Have you ever wondered why this little piece of paper-like thingy can give you most of things you desire in your life?
It’s a relatively easy answer. Because exchanging goods to goods (barter economy) is rather inefficient and impractical in the modern days. So as all countries have a government, citizens have no choice but to trust their government to put faith in the currency the government issues.
So the key word to the currency is Trust.
So here comes the question, if two countries NOT trading with each other at a perfect balance (practically impossible). What currency do they use? The country trading at a deficit can’t obtain the other one’s currency as it is trading at a deficit. The country trading with a surplus doesn’t need the other’s currency as it has no use to it.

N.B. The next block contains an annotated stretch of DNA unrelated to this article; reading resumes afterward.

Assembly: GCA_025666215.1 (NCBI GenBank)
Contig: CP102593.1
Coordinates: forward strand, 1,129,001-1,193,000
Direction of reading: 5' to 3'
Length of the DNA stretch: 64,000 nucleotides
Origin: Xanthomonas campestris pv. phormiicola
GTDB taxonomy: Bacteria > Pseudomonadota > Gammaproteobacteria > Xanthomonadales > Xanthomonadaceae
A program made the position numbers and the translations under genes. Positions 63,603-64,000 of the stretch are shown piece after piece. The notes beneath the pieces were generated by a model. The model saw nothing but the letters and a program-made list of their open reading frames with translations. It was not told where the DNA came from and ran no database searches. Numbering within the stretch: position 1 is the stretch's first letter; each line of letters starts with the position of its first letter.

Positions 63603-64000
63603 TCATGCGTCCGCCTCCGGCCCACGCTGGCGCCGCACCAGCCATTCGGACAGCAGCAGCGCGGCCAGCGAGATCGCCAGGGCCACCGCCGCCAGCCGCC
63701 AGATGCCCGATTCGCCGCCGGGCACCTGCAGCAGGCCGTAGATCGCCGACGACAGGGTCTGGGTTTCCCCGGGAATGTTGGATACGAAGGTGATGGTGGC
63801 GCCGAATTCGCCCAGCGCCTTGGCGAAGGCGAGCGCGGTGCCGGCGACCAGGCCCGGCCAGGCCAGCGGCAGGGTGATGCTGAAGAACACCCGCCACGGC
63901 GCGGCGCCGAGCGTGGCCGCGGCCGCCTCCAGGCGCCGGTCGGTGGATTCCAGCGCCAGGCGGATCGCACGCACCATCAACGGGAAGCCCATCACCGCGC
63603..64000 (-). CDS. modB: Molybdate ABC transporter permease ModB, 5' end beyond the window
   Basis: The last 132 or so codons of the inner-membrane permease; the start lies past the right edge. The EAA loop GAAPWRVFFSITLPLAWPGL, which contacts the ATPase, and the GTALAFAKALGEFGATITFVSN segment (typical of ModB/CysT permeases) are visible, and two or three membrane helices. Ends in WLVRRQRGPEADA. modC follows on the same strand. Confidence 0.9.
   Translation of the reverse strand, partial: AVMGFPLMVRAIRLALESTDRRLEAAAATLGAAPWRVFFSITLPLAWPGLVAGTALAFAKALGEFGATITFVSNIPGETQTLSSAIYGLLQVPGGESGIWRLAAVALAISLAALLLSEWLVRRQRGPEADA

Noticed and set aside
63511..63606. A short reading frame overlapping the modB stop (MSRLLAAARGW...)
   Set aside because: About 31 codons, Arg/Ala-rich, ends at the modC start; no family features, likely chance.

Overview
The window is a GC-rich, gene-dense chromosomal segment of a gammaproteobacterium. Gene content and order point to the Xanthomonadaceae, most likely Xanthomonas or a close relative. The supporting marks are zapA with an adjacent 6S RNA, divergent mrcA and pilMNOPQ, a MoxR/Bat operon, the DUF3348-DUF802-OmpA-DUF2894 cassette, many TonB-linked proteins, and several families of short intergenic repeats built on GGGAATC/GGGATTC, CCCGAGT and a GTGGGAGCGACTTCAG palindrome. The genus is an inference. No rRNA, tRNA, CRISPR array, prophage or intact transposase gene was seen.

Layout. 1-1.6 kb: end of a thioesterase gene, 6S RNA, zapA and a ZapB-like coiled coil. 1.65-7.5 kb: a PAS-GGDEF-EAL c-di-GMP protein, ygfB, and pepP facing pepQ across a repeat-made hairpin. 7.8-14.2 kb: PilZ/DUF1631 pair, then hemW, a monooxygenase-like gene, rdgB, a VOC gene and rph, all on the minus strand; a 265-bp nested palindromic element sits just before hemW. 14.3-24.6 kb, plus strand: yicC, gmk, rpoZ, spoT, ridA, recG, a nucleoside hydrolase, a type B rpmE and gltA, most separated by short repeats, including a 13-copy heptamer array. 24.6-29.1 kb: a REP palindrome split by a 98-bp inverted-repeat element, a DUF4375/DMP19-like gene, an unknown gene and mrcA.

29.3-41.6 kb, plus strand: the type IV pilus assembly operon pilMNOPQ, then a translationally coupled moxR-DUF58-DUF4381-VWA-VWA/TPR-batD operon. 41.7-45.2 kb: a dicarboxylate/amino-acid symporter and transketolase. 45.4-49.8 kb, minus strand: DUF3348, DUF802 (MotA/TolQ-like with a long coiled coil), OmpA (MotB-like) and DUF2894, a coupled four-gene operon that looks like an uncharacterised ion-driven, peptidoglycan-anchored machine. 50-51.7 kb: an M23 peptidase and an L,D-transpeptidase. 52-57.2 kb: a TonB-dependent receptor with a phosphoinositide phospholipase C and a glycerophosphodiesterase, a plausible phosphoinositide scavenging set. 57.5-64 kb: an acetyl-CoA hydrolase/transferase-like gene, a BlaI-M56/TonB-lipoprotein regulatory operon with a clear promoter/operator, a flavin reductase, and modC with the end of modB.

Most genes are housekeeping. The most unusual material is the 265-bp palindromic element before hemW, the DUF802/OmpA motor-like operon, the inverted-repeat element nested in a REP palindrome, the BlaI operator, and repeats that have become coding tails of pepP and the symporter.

That’s why Silver was used as a medium in the trade between the UK and China.
Why? Because the world understands that silver/gold are precious stones and putting faith in them.
I am sure a lot of you have heard of it. I wouldn’t repeat here. But for the sake of my points, a brief summary:
- The year was 1944.
- The conference reached to an agreement that to use USD (anchored by gold) as the world trading currency. (On paper, it says both USD and Gold can be used as currency. But we all know people don’t usually bring a brick of gold for trading.)
- Countries were responsible to maintain their exchange rate which was fixated on the gold.
- As the US held 2/3 of the gold reserve of the world. Any other country who held USD can demand to swap for gold at any time.
- The Soviets refused to rectify the agreement, as they claimed “it is a branch of Wall Street”.
The end of Bretton Woods system
Year 1971, the United States terminated convertibility of the US dollar to gold, effectively bringing the Bretton Woods system to an end and rendering the dollar a fiat currency. (type of money that is not backed by any commodity such as gold or silver).